FILE PHOTO: Brandon Horvath. Photo by Tina Lerohl
LARAMIE, Wyo. — Utah State’s win streak is over after Wyoming outlasted the Aggies in overtime, 78 to 76.
“It was just a really good college basketball game and an unfortunate ending for us,” head coach Ryan Odom said. “It’s disappointing, but it’s not discouraging because we were right there with a team that’s just outside the top 25.”
Utah State had arguably three chances to win the game down the stretch. The first came in Wyoming’s final possession of regulation. After forward Justin Bean dunked, the Aggies led 68 to 66. On the ensuing possession, Utah State forced a tough 3 from guard Brendan Wenzel, but forward Graham Ike grabbed his fifth offensive rebound and was fouled on the putback. Ike hit both free throws to tie the game.
Even at 68, the Aggies had the final chance in regulation with six seconds on the clock. Inbounding from three-fourths court, tough Wyoming defense prevented Utah State from getting a shot off before time expired.
After a tight overtime period, the squads were tied at 76. That is when the Aggies experienced deja vu with how they lost to the Cowboys at home. With seven seconds left, guard Drake Jeffries missed a 3, but Ike got another clutch offensive rebound and nailed the putback. For the second time this season, Ike hit a game-winner over the Aggies.
“We gave ourselves chances to win. End of regulation and in overtime. We just didn’t execute on a few things and that’s something that we just have to go into the film room and just look ourselves in the mirror and know that we have to get better,” forward Justin Bean said.
Utah State had a couple of seconds after Ike’s shot to tie, but guard Rylan Jones’s floater came up short as time expired.
“I thought Rylan’s shot was excellent. He made the right decision in terms of getting to the rim,” Odom said. “It just didn’t go down. We can’t really put it all on those two plays, the end of regulation and the end of the game. There were winning plays out there to be had we just didn’t make.”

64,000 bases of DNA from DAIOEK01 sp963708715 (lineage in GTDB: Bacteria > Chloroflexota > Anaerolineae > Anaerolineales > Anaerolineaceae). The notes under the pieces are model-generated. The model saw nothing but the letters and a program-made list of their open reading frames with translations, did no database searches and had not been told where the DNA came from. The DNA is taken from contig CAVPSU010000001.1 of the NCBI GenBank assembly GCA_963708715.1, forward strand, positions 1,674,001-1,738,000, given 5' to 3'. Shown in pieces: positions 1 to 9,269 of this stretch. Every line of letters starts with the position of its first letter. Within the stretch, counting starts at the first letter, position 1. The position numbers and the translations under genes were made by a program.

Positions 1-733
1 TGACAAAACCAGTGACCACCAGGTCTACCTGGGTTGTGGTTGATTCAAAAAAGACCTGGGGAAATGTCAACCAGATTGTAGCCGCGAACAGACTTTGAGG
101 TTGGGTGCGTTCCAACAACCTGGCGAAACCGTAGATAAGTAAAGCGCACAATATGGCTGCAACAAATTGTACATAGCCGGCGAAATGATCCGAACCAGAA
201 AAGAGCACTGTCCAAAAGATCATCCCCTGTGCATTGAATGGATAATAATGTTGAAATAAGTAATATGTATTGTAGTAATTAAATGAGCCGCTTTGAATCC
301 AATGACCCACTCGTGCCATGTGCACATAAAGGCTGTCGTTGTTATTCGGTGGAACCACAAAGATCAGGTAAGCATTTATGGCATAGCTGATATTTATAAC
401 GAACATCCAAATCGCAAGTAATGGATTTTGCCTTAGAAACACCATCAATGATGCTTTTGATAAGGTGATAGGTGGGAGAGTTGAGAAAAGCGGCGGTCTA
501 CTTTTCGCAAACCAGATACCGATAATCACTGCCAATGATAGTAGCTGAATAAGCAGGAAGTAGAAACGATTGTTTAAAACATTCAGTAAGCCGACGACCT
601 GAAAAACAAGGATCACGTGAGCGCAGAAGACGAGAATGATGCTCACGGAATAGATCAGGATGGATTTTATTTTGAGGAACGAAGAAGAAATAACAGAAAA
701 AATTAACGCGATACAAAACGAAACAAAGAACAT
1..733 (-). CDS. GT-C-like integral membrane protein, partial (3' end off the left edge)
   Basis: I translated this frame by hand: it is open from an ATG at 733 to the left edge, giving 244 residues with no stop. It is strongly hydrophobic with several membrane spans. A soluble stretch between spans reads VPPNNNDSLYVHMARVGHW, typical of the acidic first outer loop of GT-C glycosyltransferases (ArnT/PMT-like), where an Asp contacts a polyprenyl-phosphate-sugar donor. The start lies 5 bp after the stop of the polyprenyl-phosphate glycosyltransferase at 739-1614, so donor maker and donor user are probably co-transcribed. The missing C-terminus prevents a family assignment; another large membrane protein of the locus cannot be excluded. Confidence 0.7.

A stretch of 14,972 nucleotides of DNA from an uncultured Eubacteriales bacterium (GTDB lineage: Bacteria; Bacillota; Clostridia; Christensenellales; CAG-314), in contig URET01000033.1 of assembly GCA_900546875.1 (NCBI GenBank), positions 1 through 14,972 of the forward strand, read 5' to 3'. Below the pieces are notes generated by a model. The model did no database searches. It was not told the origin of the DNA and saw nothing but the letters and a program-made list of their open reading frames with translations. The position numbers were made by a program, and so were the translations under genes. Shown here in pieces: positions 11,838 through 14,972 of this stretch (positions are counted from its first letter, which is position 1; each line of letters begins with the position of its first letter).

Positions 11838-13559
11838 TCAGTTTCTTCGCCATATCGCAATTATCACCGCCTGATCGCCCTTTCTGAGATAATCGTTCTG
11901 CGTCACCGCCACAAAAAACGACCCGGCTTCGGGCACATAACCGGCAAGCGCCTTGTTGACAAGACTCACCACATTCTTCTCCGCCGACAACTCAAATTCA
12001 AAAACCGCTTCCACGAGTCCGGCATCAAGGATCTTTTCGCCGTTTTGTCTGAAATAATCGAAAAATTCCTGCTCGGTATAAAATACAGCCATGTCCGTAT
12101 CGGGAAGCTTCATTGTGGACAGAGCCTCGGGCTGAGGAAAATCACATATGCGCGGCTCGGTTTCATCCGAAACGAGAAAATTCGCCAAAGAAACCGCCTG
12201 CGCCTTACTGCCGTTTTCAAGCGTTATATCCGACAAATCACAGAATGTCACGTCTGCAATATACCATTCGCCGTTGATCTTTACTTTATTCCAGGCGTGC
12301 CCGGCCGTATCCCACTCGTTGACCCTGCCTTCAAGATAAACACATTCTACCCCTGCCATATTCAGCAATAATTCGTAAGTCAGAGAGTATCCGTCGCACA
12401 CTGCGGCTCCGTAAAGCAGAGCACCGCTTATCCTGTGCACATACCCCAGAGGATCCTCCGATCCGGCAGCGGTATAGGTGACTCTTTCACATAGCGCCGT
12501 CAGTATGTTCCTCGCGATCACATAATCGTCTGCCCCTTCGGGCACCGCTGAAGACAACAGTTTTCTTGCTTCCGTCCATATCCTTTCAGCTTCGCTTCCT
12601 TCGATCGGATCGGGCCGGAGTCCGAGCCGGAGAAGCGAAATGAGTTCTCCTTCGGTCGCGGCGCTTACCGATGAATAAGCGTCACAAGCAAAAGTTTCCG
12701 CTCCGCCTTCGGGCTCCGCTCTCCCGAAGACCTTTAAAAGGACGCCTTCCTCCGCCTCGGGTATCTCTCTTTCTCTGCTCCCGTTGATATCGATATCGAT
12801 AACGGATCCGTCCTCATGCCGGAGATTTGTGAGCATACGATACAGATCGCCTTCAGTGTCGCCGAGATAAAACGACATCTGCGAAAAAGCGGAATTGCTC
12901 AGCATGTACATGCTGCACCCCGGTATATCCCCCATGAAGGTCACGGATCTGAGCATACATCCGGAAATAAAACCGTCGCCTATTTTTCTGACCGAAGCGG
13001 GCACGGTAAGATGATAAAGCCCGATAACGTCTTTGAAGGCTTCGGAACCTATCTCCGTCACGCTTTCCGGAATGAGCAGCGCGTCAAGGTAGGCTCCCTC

Offensive rebounds proved crucial throughout the game, but especially in crunch time. The Aggies got more, 9 to 5, but Wyoming was able to capitalize on their boards more effectively. The Cowboys had 12 second-chance points compared to the Aggies’ seven.
“They got a couple of key rebounds off of free throws and then off of missed shots,” Odom said.
The Aggies also had their seventh different starting lineup in the game. Center Trevin Dorius picked up his fourth career start, his first since the 2019-2020 season, as Utah State started a traditional center for the first time this year. The change came because guard Sean Bairstow was out with a non-COVID illness.
“We miss Sean but again it’s no excuse,” Bean said.
The already short-handed Aggies required significant minutes from reserve guards Max Shulga and Zee Hamoda because of foul trouble. Guards Rylan Jones and Steven Ashworth both picked up two fouls in the first half. As a result, Shulga and Hamoda each played nine minutes more than their season averages.
Hamoda made the biggest impact of the two on the stat sheet. He stepped up big for Utah State in the first half scoring nine points and recording two blocks in 13 minutes.
“Zee was dynamite in the first half. It wasn’t hard to see. He did a really nice job of filling in when we were in foul trouble there,” Odom said. “He played similarly in the Nevada game. He’s got a really bright future for us.”
Free throw disparity was apparent in the contest. Wyoming shot more than twice as many free throws as the Aggies, 32 to 13. The Aggies were also called for eight more fouls than the Pokes were.
“They shoot lots of free throws. That’s what they pride themselves in,” Bean said.
The contest was close throughout the game, but the Aggies held the lead for almost 75% of the game. Guard Steven Ashworth and forward Brandon Horvath led the way for Utah State in the first half as both scored in double-digits.
The game seemed to slip away from Utah State midway through the second half as their 10-point lead dissolved into a three-point Poke lead. The Cowboys were fueled by an 11-2 run from 13:38 to 10:55 left in the second half. However, Bean almost single-handedly pulled the Aggies back into the game by scoring Utah State’s last 11 points in regulation.
“I wanted to be aggressive. I wanted to try and score and give our team a chance to take the lead late,” Bean said.
Bean was held scoreless in the first half but turned things around in the second. He finished with 14 points, 11 rebounds and two steals as he picked up his 16th double-double.
Part of the reason Bean struggled in the first half was due to foul trouble. He picked up two fouls in the first 11 minutes of the game. Foul trouble for Bean and his teammates made defense more difficult.
“It’s definitely harder to be more physical on the defensive end,” Bean said. “That was definitely a factor, but again, not an excuse for the lack of physicality as a whole, as a team.”
In spite of the loss, Utah State has a lot to be proud of according to Odom.
“We can’t allow this to beat us down. We just won five in a row. We just lost to a really good team in overtime on the road,” Odom said.
After the loss, Utah State drops to 15-10 and 6-6 in the Mountain West. The Aggies’ next game is slated for Friday night at home against Nevada.